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Old 04-21-2000, 08:24 PM
MikeTangas's Avatar
Senior Member
Join Date: Apr 2000
Location: So. Cal
Posts: 4,430
This little problem has been bugging me for some time, now I want to see if there is a DIY fix or not. The odometer/trip meter on my 280 SEL tends to stick, or stop turning, once the interior warms up. If it stays cool everything works fine, if I park outside on a warm day, it stops working. The speedo functions normally at all times, only the odometer stops.

I noticed this shortly after I calculated my mileage at under 5 MPG after a fill up last year. Now I watch the odometer closely, and keep a note of missing miles for fuel mileage purposes. Of coures the missing miles help lower the insurance, as it showed less than 7,000 miles last year, but I'll never earn a mileage badge at this rate either.

Is there a home remedy for this repair, or am I better served by sending the speedo head off to a speedo shop? Palo Alto Speedo, here in California, will do a complete rebuild of the VDO unit for about $125.00, but if I would prefer to fix it myself.

Also, I have done some exploratory work on the instrument cluster. The knurled nut which should hold the cluster in is missing, so I can slide it out without difficulty. It will come out just far enough that I can see the speedo cable connector, and the wiring harness. I can almost get to the oil line fitting, looks like a 10mm. The line to the temp gauge makes it appear that the temp gauge is mechanical rather than electric, with no obvious way to disconnect for removal.

Are there any hidden tricks to getting the cluster out far enough to gain easier access to the connections and fittings? Where should I disconnect the temp gauge line? Would it allow the cluster to come out further if I disconnected the speedo cable at the transmission?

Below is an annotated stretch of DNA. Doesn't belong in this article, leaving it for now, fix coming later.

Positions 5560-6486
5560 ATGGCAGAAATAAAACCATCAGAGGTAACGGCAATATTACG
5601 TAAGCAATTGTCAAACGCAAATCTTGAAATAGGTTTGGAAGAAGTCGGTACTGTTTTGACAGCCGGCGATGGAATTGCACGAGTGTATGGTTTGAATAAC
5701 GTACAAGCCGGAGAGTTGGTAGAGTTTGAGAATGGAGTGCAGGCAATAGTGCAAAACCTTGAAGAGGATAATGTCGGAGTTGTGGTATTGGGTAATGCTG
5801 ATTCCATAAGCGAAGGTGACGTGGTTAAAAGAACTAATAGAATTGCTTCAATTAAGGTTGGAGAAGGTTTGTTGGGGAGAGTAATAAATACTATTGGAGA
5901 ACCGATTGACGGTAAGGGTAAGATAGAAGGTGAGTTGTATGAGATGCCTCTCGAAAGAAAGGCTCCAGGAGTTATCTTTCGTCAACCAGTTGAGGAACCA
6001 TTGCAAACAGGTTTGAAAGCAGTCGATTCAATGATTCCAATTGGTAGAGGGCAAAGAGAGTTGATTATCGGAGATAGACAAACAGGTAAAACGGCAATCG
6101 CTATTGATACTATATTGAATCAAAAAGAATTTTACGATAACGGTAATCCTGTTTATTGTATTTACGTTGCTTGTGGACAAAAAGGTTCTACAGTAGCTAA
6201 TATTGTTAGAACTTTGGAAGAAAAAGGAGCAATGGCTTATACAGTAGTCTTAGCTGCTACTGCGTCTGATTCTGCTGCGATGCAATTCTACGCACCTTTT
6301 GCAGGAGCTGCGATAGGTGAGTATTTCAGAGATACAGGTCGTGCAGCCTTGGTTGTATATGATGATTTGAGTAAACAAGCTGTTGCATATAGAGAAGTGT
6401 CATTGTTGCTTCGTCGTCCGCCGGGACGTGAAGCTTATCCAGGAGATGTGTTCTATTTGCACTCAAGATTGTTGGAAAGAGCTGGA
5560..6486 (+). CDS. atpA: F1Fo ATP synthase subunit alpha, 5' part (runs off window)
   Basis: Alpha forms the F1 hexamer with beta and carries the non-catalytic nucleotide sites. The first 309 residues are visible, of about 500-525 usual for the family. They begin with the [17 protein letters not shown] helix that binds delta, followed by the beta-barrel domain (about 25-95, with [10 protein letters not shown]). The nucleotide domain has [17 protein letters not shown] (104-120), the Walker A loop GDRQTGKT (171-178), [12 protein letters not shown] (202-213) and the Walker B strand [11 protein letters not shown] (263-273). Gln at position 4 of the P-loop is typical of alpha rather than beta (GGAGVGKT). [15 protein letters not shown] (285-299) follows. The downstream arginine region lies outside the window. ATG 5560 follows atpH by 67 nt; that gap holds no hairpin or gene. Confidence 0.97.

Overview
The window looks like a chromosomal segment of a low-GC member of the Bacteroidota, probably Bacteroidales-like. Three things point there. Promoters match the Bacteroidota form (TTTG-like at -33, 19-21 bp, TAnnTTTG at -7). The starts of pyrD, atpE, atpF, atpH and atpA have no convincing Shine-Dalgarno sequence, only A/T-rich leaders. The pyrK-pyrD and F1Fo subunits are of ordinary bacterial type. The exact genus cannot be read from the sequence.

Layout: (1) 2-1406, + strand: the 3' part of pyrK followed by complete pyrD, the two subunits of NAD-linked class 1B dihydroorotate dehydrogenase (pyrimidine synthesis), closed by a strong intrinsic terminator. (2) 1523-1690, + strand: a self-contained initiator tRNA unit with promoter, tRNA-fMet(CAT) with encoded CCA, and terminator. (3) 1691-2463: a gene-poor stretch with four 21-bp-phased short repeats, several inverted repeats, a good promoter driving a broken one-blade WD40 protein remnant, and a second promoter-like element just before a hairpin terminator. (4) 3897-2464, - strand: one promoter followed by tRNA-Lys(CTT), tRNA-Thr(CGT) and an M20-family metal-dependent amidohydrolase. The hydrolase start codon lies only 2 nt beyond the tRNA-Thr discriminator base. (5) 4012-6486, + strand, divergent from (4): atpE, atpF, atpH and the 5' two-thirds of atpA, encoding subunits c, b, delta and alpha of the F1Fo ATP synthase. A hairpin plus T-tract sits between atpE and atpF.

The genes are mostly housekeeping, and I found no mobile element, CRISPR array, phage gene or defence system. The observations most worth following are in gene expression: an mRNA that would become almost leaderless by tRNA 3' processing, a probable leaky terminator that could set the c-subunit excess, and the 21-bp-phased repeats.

Thanks for all the help from this group. And all you diesel head, keep asking your questions...I am learning a lot, getting ready for when I change over to an oil burner(hopefully by the end of the year).

Mike Tangas
73 280 SEL
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Old 04-21-2000, 08:57 PM
Join Date: Mar 2000
Location: Gainesville FL
Posts: 6,844
I would advise sending it to the speedo shop. There are a number of things they will do to improve the overall quality and life of the unit. The speed cup and wheel support bushing is probably worn and they will replace it and adjust endplay. This was always a source of noise and vibration.

They also will clean, lube properly, and calibrate the rest of the speedo. They will know how to tell if the number wheel gears are worn to the point they catch, which is the most common cause of the odometer drive gear getting loose on its shaft.

For years before we started doing them professionally I used to fix the wheel slipping by sliding the shaft out while sliding in a drill bit to support the number string. I would line up the shaft to see where the pot metal drive gear would eventually be. I would take a small sharp punch and a vice. Laying the shaft on the groove between closed vice jaws I would in effect knurl the shaft by making six or seven small dimples with the punch. I would then slide the shaft back in pulling the drill bit out while still supporting the numbers. When I got to the knurled section I would squeeze it through the gear with the vice, Slowly! till the right depth for free play.